Zuffenhausen: Porsche lovers should speed to Stuttgart-area museum
There’s something about Porsche.
Is it the way the name rolls off the tongue? POR-shahhh!
Maybe it’s that the automaker makes only one kind of car: fast and sexy. OK, OK, there’s that recent development, the Porsche Cayenne sport utility vehicle, but who’s counting?
Porsche is really about the 911 and Carrera, the 944 and Boxster, and about Le Mans and Formula One. It’s about cars that 99.9 percent of the people who read this story can’t sensibly afford.
But as with gems and great works of art, it doesn’t hurt to look.
The Porsche Museum in Zuffenhausen, Germany, on the northern edge of Stuttgart, is small, just like the company. It is not much bigger than a tennis court. Don’t plan on spending the day there. An hour is more like it.
And frankly, it’s more for sports-car fans and connoisseurs and less for people who get bored quickly.
Since 1948, the name Porsche has meant quality race cars. Let’s face it, one doesn’t buy a Porsche just to commute to work. The Porsche museum has a nice sampling of cars lined up in two rows.
There are passenger cars such as the 356 Roadster from 1948 and the Carrera GT from 2003. There are racing cars such as Teo Fabi’s Porsche-powered McLaren Indy car from 1988, and a McLaren Formula One like those driven to world championships by Niki Lauda and Alain Prost in the mid-1980s.
Each car has a placard in front in both German and English, with a couple of paragraphs about the car and its place in Porsche history. Since the museum is small, it doesn’t take much time to stop at each car, read a little about it and give the car a thorough look.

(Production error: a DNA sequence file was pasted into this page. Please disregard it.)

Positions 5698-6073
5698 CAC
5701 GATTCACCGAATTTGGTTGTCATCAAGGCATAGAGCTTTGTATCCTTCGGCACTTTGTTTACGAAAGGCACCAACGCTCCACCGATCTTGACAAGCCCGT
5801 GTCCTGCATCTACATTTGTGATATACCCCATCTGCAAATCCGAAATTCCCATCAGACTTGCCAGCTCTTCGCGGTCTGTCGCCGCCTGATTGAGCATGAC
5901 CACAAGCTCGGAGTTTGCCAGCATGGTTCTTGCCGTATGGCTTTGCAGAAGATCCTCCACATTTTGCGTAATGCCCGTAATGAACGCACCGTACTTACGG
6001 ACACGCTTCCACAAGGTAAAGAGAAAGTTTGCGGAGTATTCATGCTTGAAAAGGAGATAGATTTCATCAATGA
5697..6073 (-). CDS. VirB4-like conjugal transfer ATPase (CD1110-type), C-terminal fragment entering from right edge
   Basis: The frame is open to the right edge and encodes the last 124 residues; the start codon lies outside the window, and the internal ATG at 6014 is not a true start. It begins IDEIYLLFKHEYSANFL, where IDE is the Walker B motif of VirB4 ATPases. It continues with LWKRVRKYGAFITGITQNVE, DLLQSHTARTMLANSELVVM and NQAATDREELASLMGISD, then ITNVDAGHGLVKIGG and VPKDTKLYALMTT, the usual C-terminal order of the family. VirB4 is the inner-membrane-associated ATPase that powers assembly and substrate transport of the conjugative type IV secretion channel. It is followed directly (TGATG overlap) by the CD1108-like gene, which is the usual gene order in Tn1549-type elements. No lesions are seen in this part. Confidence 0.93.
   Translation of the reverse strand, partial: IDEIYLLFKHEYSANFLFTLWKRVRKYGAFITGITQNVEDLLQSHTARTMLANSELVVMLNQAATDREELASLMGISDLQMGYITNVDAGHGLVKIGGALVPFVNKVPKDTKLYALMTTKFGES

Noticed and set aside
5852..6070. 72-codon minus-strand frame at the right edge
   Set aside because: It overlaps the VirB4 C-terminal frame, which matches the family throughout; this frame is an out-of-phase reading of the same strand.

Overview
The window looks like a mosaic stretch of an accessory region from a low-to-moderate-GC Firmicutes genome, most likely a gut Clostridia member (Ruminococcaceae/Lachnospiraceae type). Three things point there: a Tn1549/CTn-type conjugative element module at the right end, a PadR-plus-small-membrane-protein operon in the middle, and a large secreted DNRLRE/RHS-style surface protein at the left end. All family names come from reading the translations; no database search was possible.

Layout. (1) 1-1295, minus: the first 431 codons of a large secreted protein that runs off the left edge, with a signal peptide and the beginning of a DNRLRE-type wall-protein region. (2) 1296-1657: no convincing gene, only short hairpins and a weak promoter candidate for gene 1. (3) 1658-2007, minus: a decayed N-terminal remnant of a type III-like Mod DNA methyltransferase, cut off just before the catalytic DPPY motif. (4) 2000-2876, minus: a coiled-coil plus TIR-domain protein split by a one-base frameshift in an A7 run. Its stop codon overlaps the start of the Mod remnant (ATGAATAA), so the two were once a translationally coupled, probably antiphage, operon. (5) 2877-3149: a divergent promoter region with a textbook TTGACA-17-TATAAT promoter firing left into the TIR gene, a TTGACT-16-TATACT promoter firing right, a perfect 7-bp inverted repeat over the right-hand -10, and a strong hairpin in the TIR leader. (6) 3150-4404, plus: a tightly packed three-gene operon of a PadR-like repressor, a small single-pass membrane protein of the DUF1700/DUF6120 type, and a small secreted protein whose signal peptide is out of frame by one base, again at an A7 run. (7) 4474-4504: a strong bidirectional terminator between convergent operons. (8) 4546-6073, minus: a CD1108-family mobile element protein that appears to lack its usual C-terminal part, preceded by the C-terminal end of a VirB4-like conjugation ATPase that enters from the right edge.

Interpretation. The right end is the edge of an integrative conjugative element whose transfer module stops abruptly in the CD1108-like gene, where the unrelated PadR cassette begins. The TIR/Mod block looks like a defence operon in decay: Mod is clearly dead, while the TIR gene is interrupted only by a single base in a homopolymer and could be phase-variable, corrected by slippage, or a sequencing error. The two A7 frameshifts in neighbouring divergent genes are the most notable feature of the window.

For those who like to turn wrenches, or wish they could, the museum has engines mounted onto podiums, some with transmissions attached, as well as brake and shock assemblies. There’s also the aluminum chassis of a 917-10 CanAm Spyder hanging from the ceiling.
Real enthusiasts might want to combine a tour of the factory with a museum trip. (Warning: A factory tour must be booked in advance. Ask through the museum.)
Europe has crafted an industry out of selling souvenirs to tourists. It seems every castle and museum has a vendor, or vendors, waiting at the end of a tour to suck money out of awestruck visitors. The folks at Porsche aren’t above such enterprise.
The museum offers coffee-table books from 20 to 100 euros laden with color and black-and-white photos and Porsche history. Most have text in both German and English. Museum-goers can pick up a Porsche sweater (119 euros), jacket (160 euros), or golf shirts and caps (20 to 35 euros). There are little models of cars, lapel pins and even Porsche ties.
Those who want to make a day of looking at fast cars can make a second stop at the Mercedes-Benz Museum, about a 10-minute drive from downtown Stuttgart. To learn more about it, see this Jan. 6, 2004, Quick Trip.
And if the two combined don’t turn you on, then stay home with your Toyota.
On the QTDIRECTIONS: The Porsche Museum is in Zuffenhausen, just north of downtown Stuttgart. Take the B-10 to the Zuffenhausen factory (industrial) exit — be sure not to take the Zuffenhausen city exit. After taking the Zuffenhausen industrial exit, follow the small signs to the museum, which is about one mile from the bottom of the ramp. There is free parking across from the museum.
TIMES: Open year round, 9 a.m. to 4 p.m. Monday through Friday, 9 a.m. to 5 p.m. Saturdays, Sundays and holidays.
COSTS: Admission is free. However, there are plenty of souvenirs available for purchase.
FOOD: Don’t come on an empty stomach. It’s a factory district, and there are no restaurants in the immediate area. Readers from out of town might want to stop in one of the nearby villages for a bite, or bring their own food and drink.
INFORMATION: The museum does not have a Web site. Some information is available on the Internet by using search engines for Porsche Museum. The phone number is (+49) (0)711-911-25685.
— Charlie Coon